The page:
06/02/10 – Jason loves Sherry

By Jesse on June 1, 2010

No, he doesn’t have a new girlfriend, or even a new celebrity crush. Jason loves Sherry, that tasty fortified wine also known as Jerez, which hails from the Spanish region of the same name. In fact, Jason loves Sherry so much that he went out and bought a huge lineup of it for Wednesday night’s meeting! All you have to bring to the party is a crisp ten-dollar bill.

“Eww, a whole meeting of just Sherry? But isn’t Sherry, like, really sweet and gross, omg?” No! No it isn’t. See, that’s what everybody thinks, which is probably why people our age never seem to drink any Sherry. According to this article, Sherry imports are down to 200,000 cases a year, 75 percent off their peak in the 1980s, due in no small part to the fact that young people never drink it. Last fall, I was even interviewed by the NPR radio programMarketplace on the topic of Sherry’s dismal sales record among young people (click here for more info about the segment, or to listen!).

Here’s what I basically told the reporter: the only thing that most 20-somethings really know about Sherry is that it’s something our grandmothers drank, and that’s all we feel we need to know. Also, the wine is so stylistically varied (it ranges from bone dry to very sweet) that it can easily fall prey to seeming to suffer an identity crisis in the eyes of young consumers who are used to being able to understand the essence of something from the first example they ever taste. If you try a glass of Harvey’s Bristol Cream (as many people do, their first time), and you decide it’s too sweet, then you’re done with Sherry forever… even if you would’ve loved a super-dry Fino or a Manzanilla.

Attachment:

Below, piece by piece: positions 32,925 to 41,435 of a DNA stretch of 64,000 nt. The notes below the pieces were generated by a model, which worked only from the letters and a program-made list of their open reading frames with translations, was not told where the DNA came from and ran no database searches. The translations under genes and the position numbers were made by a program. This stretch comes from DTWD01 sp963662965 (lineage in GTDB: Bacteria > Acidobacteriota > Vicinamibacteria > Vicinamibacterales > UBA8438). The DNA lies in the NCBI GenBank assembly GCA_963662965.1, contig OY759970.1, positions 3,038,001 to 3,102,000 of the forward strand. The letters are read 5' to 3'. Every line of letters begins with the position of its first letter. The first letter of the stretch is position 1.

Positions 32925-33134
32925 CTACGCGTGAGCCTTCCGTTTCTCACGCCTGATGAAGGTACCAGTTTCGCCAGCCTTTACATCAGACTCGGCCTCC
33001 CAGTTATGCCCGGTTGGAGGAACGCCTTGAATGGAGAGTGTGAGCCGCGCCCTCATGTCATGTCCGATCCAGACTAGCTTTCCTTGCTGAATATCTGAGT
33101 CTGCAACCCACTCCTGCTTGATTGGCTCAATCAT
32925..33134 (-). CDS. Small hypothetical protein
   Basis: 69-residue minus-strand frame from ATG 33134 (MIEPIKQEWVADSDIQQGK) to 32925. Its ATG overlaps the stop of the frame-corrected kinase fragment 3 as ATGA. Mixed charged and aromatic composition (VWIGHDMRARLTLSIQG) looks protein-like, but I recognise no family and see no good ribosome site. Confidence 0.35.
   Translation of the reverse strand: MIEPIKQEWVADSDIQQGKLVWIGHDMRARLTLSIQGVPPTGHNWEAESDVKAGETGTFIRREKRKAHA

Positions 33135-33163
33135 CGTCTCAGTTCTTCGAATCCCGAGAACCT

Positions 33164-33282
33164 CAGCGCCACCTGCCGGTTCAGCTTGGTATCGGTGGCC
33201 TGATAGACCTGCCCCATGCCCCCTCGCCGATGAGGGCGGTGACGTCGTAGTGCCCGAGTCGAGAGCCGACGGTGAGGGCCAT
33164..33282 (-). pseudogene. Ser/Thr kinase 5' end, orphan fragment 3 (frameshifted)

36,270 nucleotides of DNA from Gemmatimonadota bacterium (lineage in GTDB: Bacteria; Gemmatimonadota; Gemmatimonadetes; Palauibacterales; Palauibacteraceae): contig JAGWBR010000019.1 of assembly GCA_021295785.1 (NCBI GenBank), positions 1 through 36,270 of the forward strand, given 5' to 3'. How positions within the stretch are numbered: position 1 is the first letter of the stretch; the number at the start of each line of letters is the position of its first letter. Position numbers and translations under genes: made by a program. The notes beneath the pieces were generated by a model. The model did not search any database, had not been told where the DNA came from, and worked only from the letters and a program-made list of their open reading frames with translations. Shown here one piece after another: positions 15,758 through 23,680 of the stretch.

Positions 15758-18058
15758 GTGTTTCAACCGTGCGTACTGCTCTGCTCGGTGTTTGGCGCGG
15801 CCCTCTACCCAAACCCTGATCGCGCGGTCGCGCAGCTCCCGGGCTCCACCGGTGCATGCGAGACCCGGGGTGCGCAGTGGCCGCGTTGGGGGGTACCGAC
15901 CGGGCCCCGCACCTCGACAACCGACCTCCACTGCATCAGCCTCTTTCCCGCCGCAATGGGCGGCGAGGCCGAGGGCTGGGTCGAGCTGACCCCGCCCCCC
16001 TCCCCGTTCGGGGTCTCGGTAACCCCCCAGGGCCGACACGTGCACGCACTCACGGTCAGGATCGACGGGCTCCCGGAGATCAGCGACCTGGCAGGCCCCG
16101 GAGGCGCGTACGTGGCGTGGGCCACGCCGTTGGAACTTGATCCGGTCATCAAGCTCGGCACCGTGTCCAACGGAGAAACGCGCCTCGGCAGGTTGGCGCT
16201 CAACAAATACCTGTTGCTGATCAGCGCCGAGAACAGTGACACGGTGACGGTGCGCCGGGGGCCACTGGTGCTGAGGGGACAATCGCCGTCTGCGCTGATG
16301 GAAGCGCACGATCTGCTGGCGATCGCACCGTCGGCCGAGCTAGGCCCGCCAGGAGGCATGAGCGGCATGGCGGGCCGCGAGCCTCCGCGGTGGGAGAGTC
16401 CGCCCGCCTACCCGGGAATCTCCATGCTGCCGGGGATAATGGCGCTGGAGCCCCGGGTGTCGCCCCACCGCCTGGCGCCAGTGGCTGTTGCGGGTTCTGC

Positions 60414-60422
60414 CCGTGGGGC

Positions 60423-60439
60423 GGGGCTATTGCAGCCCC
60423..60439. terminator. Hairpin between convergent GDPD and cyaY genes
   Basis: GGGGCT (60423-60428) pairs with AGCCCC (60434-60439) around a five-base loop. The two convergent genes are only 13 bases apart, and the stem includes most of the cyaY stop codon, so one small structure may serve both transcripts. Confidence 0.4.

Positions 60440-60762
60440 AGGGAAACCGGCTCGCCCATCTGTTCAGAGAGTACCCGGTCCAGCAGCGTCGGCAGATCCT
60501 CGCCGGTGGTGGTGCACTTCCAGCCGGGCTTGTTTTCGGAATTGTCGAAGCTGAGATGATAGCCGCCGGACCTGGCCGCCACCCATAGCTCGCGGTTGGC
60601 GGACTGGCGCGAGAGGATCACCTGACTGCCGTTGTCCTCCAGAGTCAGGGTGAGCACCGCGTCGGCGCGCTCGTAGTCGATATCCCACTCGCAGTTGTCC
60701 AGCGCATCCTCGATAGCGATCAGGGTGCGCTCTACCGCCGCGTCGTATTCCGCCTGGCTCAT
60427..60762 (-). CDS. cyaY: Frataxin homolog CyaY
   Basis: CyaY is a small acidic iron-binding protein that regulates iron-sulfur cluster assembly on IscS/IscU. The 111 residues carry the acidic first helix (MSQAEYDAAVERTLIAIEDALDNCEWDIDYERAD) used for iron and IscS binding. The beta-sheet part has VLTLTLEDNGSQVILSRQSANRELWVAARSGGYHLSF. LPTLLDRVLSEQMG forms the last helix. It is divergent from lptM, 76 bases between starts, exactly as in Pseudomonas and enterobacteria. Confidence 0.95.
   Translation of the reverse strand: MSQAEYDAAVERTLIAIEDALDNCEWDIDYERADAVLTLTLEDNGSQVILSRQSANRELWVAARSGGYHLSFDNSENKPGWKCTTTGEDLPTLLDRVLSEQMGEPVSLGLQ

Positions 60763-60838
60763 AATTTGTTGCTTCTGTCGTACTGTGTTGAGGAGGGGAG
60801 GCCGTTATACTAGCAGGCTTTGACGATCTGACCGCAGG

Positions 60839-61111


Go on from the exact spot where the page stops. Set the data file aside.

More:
Come out on Wednesday night to learn more about Sherry! Here’s a brief primer to get you started. All Sherry is fortified (brandy is added), but contrary to popular belief, not all Sherry is sweet. There are several different styles, including:

Fino: pale in color, bitingly dry and delicately flavored
Manzanilla: a variety of Fino, produced on the coast, sometimes possessing a tell-tale saltiness
Amontillado: medium-dry, Amontillado runs darker and nuttier than Fino
Oloroso: darker still, and richer in flavor, this high-alcohol sherry is also medium-dry
Pedro XimenezMoscatel, and Cream Sherries are all sweet. As we learned last time, they can become a little overbearing when you try to drink seven or eight in a row.

We’ll be meeting at Jason’s place in Brentwood. To RSVP, simply click will attend. On the day of the event, Jason will send you an e-mail with his address.

Once you’ve gotten your confirmation e-mail, grab yourself a $10 bill, and put your tasting hat on. See you on Wednesday night!